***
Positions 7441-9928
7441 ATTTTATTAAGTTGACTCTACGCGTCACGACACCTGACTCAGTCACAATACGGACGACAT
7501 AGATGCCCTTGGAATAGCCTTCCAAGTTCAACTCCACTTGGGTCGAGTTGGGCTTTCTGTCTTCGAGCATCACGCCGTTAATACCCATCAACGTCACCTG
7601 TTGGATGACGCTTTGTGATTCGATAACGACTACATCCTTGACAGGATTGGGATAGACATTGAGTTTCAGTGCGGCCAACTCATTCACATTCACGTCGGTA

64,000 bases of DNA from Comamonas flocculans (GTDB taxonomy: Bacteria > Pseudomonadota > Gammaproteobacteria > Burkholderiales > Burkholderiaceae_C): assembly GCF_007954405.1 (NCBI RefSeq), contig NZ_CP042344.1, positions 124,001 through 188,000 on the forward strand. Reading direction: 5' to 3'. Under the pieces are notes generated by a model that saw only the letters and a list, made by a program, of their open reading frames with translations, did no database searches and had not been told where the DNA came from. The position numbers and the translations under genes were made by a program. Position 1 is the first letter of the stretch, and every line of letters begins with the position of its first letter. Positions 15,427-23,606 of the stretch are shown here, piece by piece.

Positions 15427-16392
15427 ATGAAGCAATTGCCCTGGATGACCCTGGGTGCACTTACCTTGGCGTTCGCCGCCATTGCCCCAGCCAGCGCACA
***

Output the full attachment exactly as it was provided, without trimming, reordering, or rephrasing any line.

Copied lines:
Positions 7441-9928
7441 ATTTTATTAAGTTGACTCTACGCGTCACGACACCTGACTCAGTCACAATACGGACGACAT
7501 AGATGCCCTTGGAATAGCCTTCCAAGTTCAACTCCACTTGGGTCGAGTTGGGCTTTCTGTCTTCGAGCATCACGCCGTTAATACCCATCAACGTCACCTG
7601 TTGGATGACGCTTTGTGATTCGATAACGACTACATCCTTGACAGGATTGGGATAGACATTGAGTTTCAGTGCGGCCAACTCATTCACATTCACGTCGGTA

64,000 bases of DNA from Comamonas flocculans (GTDB taxonomy: Bacteria > Pseudomonadota > Gammaproteobacteria > Burkholderiales > Burkholderiaceae_C): assembly GCF_007954405.1 (NCBI RefSeq), contig NZ_CP042344.1, positions 124,001 through 188,000 on the forward strand. Reading direction: 5' to 3'. Under the pieces are notes generated by a model that saw only the letters and a list, made by a program, of their open reading frames with translations, did no database searches and had not been told where the DNA came from. The position numbers and the translations under genes were made by a program. Position 1 is the first letter of the stretch, and every line of letters begins with the position of its first letter. Positions 15,427-23,606 of the stretch are shown here, piece by piece.

Positions 15427-16392
15427 ATGAAGCAATTGCCCTGGATGACCCTGGGTGCACTTACCTTGGCGTTCGCCGCCATTGCCCCAGCCAGCGCACA